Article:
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Trade Openness and Carbon Leakage: Empirical Evidence from China’s Industrial Sector

Bin Fan (), Yun Zhang (), Xiuzhen Li () and Xiao Miao ()
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Bin Fan: Department of Dermatology, Yueyang Hospital of Integrated Traditional Chinese and Western Medicine, Shanghai University of Traditional Chinese Medicine, Shanghai 200437, China
Yun Zhang: School of Finance, Shanghai Lixin University of Accounting and Finance, Shanghai 201620, China
Xiuzhen Li: School of Economics and Trade, Shanghai Lixin University of Accounting and Finance, Shanghai 201620, China
Xiao Miao: Department of Dermatology, Yueyang Hospital of Integrated Traditional Chinese and Western Medicine, Shanghai University of Traditional Chinese Medicine, Shanghai 200437, China

Energies, 2019, vol. 12, issue 6, 1-16

Abstract: China is a large import and export economy in global terms, and the carbon dioxide emissions and carbon leakage arising from trade have great significance for China’s foreign trade and its economy. On the basis of trade data for China’s 20 industrial sectors, we first built a panel data model to test the effect of trade on carbon dioxide emissions and the presence of carbon leakage for all industrial sectors. Second, we derived a single-region input–output model for open economies based on the industrial sectors’ diversity and carbon dioxide emissions, and performed an empirical test. We estimated the net carbon intensity embodied in export, which is 0.237tCO 2 /ten thousand RMB, to divide all sectors (ACSs) into high-carbon sectors (HCSs) and low-carbon sectors (LCSs). The results show that higher trade openness leads to a reduction in the intensity of CO 2 emissions and gross emissions and that there are obvious structural differences in different sectors with different carbon emission intensity. The coefficient of trade openness for LCSs is −0.073 and is statistically significant at the 1% level, so higher trade openness for LCSs leads to a reduction in the CO 2 emissions intensity. However, the coefficient for HCSs is 0.117 and is statistically significant at the 10% level, indicating that higher trade openness increases the CO 2 emissions’ intensity for HCSs. The difference is that higher trade openness in LCSs can help reduce the CO 2 emissions’ intensity without the problem of carbon leakage and with the existence of the environmental Kuznets curve (EKC), whereas there is no EKC for HCSs and carbon leakage may happen. We introduced dummy variables and found that a “pollution haven” effect exists in HCSs. The test results in HCSs and LCSs are exactly the opposite of each other, which shows that the carbon leakage of ACSs cannot be determined. The message that can be drawn for policy makers is that China does not need to worry about the adverse impact on the environment of trade opening up and should, in fact, increase the opening up of trade, while becoming acclimatized to environmental regulation of a new trade mode and new standards. This will help amplify the favorable impact of trade opening up on the environment and improve China’s international reputation. The policies related to trade should encourage structural adjustment between the sectors via the formulation of differential policies and impose a restraint on sectors that have high levels of CO 2 emissions embodied in export.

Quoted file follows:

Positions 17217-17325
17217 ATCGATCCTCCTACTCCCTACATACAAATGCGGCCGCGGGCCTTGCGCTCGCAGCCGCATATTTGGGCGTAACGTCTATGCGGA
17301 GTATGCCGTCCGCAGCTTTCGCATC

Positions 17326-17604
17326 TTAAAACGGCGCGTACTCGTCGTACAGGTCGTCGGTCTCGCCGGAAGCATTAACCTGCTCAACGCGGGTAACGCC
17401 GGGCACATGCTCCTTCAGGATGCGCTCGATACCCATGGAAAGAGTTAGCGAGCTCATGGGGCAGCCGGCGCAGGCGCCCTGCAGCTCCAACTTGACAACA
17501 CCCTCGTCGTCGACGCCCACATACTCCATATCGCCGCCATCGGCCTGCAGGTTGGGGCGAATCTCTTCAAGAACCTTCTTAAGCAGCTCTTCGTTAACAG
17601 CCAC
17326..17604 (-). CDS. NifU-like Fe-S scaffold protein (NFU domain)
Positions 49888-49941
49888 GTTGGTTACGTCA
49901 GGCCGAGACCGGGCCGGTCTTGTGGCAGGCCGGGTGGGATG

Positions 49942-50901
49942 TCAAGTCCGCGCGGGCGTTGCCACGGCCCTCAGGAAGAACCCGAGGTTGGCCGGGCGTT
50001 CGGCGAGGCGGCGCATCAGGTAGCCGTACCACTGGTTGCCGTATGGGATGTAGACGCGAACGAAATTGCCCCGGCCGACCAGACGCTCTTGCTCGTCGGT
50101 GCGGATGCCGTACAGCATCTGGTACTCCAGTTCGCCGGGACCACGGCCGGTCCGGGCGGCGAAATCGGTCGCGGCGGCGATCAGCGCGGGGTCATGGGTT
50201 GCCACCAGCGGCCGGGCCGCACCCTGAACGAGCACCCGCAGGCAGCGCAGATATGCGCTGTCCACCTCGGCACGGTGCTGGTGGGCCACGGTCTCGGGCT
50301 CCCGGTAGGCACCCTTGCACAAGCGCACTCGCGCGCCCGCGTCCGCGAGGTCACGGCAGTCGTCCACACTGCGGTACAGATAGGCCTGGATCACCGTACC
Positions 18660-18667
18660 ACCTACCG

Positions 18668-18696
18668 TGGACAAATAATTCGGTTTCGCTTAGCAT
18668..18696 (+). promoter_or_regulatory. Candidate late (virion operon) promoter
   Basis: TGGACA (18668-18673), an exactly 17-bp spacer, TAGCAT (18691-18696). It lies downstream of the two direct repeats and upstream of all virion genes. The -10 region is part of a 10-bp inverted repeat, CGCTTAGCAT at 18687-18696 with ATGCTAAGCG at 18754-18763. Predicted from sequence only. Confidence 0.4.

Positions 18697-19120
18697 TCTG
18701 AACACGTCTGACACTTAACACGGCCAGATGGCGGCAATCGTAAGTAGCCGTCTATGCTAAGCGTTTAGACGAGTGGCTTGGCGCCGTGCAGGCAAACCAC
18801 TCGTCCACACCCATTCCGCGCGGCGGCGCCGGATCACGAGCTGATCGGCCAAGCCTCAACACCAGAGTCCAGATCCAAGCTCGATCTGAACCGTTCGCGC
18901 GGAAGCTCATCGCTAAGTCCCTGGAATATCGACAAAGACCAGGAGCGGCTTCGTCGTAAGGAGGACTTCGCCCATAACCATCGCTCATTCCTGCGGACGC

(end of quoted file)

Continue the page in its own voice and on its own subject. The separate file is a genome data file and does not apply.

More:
Keywords: CO 2 emissions embodied in trade; trade openness; carbon leakage; EKC; industrial sector (search for similar items in EconPapers)
JEL-codes: Q Q0 Q4 Q40 Q41 Q42 Q43 Q47 Q48 Q49 (search for similar items in EconPapers)
Date: 2019
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